Voice isn't about heritage laws, land use or parking tickets

There has been a lot of noise from the No campaign in recent weeks about what the now shelved West Australian Government’s heritage laws mean for the Voice.

The truth is that the two things have nothing to do with each other but as Liberal MP Julian Leeser has noted, the “The No case wants to debate every issue imaginable” except the issue which is actually on the ballot paper.

Let’s clear a few things up.

For 122 years our Constitution has not recognised the Aboriginal and Torres Strait Islander people who have lived on and cared for this land since time immemorial.

Together, Australians can fix that by voting in favour of a simple addition to the Constitution at a referendum later this year. The proposed addition says:

  • In recognition of Aboriginal and Torres Strait Islander peoples as the First Peoples of this land, there shall be a body called the Aboriginal and Torres Strait Islander Voice.
  • The Voice may advise the Parliament and the Government of the Commonwealth on matters relating to Aboriginal and Torres Strait Islander people.
  • And finally, it will be up to the democratically-elected Parliament to make laws about precisely what the Voice looks like and how the Voice is to operate – in the same way as the Parliament makes laws about a range of other bodies and subject matters.

That’s it. That is what Australians will be voting on. And importantly, this is how Aboriginal and Torres Strait Islander people want to be recognised in the Constitution.

You’ll notice the proposed amendment does not say anything about heritage laws, land use, or parking tickets.

Like other parts of the Constitution, the proposed addition would set out some key principles – and then hand it over to the democratically elected Parliament.

The same is true of elections. The Constitution doesn’t say anything about compulsory voting, where polling booths go or how votes will be counted.  The Constitution sets out some high-level principles, including that Australia will have elections – but then leaves it to the Parliament to write the laws about how those elections are to be conducted.

This is how our Constitution has always worked.

The Voice is about advice. It will be a committee of Aboriginal and Torres Strait Islander Australians who will advise the Parliament and the Government on matters that affect them and their community.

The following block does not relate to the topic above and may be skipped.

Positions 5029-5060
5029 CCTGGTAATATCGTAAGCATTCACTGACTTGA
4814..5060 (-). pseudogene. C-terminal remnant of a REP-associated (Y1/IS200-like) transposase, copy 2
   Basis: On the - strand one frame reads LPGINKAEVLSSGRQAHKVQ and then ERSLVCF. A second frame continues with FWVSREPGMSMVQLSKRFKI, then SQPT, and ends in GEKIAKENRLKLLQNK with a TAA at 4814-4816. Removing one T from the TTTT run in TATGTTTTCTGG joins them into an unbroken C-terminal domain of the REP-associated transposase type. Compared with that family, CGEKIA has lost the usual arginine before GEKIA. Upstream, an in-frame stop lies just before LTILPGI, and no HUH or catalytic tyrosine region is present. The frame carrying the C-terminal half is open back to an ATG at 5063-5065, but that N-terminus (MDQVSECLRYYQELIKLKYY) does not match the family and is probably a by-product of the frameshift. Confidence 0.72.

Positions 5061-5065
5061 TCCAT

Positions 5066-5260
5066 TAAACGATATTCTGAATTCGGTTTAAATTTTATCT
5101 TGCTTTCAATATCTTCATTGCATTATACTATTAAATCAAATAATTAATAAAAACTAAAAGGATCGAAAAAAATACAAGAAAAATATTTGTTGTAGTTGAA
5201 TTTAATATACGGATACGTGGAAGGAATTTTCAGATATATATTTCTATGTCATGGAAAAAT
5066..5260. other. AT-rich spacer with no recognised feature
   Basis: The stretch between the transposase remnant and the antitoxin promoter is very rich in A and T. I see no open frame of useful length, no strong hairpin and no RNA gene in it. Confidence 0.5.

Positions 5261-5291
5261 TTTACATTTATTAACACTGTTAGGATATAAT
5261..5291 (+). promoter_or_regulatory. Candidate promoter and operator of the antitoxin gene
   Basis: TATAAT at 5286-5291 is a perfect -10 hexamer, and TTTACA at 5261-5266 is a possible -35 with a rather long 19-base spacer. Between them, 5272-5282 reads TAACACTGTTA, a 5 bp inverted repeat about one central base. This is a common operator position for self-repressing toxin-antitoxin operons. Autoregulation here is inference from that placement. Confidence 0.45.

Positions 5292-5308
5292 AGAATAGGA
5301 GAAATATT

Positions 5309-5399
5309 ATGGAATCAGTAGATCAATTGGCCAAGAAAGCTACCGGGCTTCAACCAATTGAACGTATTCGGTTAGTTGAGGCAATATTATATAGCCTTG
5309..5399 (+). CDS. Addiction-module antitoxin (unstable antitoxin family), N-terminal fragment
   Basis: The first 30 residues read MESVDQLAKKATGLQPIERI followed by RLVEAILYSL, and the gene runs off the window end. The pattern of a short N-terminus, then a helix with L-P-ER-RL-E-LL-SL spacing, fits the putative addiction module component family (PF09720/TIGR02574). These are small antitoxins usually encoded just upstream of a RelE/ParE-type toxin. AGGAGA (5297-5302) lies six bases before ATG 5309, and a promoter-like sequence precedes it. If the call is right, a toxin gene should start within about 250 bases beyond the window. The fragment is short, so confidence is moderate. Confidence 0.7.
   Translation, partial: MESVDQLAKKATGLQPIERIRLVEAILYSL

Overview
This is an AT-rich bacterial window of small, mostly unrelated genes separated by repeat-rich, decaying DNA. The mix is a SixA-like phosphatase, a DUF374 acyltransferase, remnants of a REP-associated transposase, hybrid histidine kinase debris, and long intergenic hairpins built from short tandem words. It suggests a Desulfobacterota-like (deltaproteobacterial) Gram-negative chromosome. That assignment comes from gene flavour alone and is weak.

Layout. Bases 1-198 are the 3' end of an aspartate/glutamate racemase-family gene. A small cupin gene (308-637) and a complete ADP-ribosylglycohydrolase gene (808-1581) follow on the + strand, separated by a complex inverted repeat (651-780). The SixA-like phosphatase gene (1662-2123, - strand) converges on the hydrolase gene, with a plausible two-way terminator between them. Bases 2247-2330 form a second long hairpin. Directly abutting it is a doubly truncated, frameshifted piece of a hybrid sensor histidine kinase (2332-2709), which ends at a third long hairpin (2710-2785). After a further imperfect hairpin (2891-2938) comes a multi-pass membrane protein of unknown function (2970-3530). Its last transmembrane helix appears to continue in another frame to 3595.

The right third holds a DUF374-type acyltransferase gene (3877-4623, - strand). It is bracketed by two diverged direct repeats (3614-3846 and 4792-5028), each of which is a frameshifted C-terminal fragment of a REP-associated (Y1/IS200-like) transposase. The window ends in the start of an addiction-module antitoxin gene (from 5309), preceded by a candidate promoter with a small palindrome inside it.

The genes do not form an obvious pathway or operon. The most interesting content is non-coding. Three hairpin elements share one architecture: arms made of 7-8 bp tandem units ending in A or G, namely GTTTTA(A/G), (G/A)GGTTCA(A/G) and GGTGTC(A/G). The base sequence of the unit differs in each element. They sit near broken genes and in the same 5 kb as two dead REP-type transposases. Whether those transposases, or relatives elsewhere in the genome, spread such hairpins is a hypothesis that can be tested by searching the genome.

The Voice won’t solve every problem overnight – but it will lead to better practical outcomes in areas like health, education, housing and employment.

Putting the Voice in the Constitution gives it enduring status, stability and independence, now and into the future.

This means the Voice can give frank advice, without getting caught up in short-term politics.

Legal experts have made it clear that the Voice will not have the power to prevent, delay or veto laws or decisions. The Solicitor-General of the Commonwealth has said that “the proposed amendment is not only compatible with the system of representative and responsible government established under the Constitution, but it enhances that system”.

This isn’t about more bureaucracy, it’s the opposite.

 A Voice will help us listen to locals and direct funding to where it will be most effective, where it makes a difference, and where it achieves real outcomes in health, in education, in living standards.

The No campaign does not want to talk about any of this because they know if they actually talk honesty about what the Voice is about, they will lose. So, instead they try to create fear and confusion.

But worse, the No campaign is offering no solutions to the problems affecting Aboriginal and Torres Strait Islander people, which successive governments have tried but failed to address with the best of intentions.

The only thing the No campaign is offering is more of the same. They want nothing to change, when we know more of the same is not good enough.

The Voice can do no harm – only good for Aboriginal and Torres Strait Islander people, and for the country more broadly.

All we need to do is vote Yes.

This piece was published in The West Australian on 21 August 2023.